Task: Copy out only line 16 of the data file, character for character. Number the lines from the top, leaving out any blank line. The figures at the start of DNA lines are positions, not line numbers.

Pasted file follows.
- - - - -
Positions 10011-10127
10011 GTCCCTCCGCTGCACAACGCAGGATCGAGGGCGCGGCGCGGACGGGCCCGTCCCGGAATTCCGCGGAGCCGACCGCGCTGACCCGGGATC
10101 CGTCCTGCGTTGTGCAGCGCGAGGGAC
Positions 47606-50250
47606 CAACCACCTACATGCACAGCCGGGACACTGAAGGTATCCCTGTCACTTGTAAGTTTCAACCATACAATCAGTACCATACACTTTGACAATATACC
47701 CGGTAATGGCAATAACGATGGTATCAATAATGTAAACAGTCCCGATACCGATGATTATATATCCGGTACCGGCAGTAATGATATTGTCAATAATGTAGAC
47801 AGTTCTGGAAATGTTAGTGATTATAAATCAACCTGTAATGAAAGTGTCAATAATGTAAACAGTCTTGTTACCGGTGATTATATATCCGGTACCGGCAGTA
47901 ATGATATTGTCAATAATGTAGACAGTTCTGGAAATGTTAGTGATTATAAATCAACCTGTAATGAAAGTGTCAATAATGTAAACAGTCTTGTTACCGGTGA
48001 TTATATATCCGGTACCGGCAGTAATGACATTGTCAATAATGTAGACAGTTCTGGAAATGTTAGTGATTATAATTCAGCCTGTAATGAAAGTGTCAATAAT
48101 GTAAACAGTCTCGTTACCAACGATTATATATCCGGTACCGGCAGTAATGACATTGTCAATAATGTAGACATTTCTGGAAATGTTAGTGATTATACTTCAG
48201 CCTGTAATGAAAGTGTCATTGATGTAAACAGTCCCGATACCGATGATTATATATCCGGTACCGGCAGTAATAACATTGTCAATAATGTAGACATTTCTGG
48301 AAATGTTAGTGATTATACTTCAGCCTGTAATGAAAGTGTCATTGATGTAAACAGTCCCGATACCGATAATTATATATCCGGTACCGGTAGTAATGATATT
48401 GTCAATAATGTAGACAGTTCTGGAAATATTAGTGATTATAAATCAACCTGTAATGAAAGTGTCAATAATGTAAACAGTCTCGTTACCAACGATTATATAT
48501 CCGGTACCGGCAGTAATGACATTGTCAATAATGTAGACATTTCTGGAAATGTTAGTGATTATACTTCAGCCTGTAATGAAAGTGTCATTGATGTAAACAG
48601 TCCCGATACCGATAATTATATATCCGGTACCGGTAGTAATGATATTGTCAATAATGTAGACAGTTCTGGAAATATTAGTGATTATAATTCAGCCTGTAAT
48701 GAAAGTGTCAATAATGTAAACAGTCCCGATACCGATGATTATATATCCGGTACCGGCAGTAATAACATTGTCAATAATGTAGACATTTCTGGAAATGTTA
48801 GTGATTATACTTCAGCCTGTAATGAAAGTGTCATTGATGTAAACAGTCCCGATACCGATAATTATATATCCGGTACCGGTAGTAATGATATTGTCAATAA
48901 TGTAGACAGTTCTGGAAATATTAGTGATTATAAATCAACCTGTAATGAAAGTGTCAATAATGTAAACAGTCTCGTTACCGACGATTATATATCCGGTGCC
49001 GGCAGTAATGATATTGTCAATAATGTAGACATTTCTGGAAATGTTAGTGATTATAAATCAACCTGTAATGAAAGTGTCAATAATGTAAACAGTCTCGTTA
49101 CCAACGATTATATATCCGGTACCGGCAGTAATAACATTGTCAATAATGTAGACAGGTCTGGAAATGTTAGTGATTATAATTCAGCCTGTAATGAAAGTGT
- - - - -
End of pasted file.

48701 GAAAGTGTCAATAATGTAAACAGTCCCGATACCGATGATTATATATCCGGTACCGGCAGTAATAACATTGTCAATAATGTAGACATTTCTGGAAATGTTA